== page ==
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Biological implications of extracellular adenosine in hepatic ischemia and reperfusion injury. Am J Transplant 2013 Oct;13(10):2524-9

Date

08/09/2013

Pubmed ID

23924168

Pubmed Central ID

PMC3805691

DOI

10.1111/ajt.12398

Scopus ID

2-s2.0-84884909975   10 Citations

Abstract

The purine nucleoside adenosine is clinically employed in the treatment of supraventricular tachycardia. In addition, it has direct coronary vasodilatory effects, and may influence platelet aggregation. Experimental observations mechanistically link extracellular adenosine to cellular adaptation to hypoxia. Adenosine generation has been implicated in several pathophysiologic processes including angiogenesis, tumor defenses and neurodegeneration. In solid organ transplantation, prolonged tissue ischemia and subsequent reperfusion injury may lead to profound graft dysfunction. Importantly, conditions of limited oxygen availability are associated with increased production of extracellular adenosine and subsequent tissue protection. Within the rapidly expanding field of adenosine biology, several enzymatic steps in adenosine production have been characterized and multiple receptor subtypes have been identified. In this review, we briefly examine the biologic steps involved in adenosine generation and chronicle the current state of adenosine signaling in hepatic ischemia and reperfusion injury.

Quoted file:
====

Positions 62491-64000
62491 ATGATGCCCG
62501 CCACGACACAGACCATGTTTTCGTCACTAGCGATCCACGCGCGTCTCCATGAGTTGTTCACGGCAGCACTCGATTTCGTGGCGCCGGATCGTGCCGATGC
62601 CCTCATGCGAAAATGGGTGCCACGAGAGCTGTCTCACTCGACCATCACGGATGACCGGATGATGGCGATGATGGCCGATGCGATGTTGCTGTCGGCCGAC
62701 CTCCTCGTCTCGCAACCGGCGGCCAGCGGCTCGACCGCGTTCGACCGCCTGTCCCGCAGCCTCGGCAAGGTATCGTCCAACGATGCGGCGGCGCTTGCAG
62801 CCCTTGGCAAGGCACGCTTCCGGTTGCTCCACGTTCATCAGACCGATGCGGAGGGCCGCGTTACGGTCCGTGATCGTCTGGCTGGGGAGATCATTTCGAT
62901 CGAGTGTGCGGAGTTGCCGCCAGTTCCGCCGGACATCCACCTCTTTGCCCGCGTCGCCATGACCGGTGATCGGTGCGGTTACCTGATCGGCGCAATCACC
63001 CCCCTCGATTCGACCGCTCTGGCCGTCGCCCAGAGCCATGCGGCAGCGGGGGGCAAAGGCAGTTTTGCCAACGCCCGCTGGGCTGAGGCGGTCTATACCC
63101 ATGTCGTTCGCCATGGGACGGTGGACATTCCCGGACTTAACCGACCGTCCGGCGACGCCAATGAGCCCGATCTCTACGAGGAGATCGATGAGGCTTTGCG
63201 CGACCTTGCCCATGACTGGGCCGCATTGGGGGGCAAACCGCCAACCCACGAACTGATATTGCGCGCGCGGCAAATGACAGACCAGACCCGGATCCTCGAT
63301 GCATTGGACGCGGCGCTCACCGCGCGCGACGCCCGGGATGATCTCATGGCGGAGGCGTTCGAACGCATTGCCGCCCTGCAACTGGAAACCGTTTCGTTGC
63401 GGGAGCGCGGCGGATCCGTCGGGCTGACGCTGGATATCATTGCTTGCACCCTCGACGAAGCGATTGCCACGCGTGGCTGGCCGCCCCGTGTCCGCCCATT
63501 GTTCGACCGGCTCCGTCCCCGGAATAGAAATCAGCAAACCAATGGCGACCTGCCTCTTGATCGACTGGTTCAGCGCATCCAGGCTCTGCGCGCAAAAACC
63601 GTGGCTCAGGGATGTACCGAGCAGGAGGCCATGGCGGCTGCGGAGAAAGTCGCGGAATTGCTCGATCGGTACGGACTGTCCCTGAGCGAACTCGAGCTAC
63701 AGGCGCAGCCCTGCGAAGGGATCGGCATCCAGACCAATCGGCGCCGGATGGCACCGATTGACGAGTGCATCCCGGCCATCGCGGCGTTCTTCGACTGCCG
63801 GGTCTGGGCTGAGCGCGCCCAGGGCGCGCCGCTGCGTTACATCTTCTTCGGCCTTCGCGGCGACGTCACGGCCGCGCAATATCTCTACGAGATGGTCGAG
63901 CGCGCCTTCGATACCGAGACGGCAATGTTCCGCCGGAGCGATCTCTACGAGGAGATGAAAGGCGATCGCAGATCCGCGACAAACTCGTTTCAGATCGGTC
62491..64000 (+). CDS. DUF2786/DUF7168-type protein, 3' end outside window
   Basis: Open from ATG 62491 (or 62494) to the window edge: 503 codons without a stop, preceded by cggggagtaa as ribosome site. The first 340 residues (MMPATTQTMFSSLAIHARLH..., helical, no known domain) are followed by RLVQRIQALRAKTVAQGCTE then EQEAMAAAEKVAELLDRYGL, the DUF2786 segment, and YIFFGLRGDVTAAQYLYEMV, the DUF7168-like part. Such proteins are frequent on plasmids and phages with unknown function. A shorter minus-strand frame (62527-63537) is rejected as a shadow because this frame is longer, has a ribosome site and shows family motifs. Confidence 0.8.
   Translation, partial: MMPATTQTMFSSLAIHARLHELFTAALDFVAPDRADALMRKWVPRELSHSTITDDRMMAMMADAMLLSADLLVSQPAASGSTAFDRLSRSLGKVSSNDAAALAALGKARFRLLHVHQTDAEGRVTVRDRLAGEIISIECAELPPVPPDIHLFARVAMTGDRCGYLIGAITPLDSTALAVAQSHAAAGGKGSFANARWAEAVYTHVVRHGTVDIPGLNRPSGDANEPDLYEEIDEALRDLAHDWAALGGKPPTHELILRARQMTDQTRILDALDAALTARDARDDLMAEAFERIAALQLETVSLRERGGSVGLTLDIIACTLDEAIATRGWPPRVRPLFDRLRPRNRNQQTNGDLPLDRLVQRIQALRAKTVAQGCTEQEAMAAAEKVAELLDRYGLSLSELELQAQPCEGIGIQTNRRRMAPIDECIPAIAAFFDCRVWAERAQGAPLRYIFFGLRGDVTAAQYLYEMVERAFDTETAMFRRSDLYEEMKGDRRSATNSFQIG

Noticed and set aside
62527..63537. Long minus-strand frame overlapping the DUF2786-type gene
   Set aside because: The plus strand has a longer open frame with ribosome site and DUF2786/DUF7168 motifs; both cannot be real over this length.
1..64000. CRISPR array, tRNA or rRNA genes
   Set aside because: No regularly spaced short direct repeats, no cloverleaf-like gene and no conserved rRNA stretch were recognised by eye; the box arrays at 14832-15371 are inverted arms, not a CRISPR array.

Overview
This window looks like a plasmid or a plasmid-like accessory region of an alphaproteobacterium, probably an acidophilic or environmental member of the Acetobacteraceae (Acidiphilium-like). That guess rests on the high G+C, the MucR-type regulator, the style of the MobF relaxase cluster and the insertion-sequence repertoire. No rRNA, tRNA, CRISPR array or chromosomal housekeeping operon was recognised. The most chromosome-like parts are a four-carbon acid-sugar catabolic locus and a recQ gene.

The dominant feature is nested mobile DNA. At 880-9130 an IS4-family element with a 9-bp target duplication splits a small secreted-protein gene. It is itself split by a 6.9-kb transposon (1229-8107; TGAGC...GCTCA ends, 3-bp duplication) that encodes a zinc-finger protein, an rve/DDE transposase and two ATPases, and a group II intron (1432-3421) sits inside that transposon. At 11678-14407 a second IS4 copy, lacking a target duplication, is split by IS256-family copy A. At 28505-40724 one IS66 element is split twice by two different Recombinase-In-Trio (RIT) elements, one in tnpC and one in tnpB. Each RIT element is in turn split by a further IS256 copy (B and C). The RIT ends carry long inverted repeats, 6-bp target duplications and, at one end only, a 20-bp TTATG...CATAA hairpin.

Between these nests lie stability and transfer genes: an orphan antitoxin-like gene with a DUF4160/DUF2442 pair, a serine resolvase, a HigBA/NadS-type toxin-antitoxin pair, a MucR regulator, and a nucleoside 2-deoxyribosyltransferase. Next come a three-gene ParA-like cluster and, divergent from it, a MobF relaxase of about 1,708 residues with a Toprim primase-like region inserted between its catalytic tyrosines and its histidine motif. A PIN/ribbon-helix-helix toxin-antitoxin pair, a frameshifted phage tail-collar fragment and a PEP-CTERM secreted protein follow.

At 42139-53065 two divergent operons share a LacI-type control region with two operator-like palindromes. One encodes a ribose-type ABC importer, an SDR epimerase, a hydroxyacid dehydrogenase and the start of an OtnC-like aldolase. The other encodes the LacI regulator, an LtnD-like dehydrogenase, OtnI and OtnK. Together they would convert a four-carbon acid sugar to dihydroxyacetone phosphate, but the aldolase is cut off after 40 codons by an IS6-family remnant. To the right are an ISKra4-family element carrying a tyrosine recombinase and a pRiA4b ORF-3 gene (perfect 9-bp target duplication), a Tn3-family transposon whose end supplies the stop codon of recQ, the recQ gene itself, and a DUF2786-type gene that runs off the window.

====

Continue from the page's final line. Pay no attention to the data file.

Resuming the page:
Author List

Zimmerman MA, Kam I, Eltzschig H, Grenz A

Author

Michael A. Zimmerman MD, FACS Professor in the Surgery department at Medical College of Wisconsin




MESH terms used to index this publication - Major topics in bold

Adenosine
Animals
Humans
Ischemia
Liver Diseases
Reperfusion Injury
jenkins-FCD Prod-486 e3098984f26de787f5ecab75090d0a28e7f4f7c0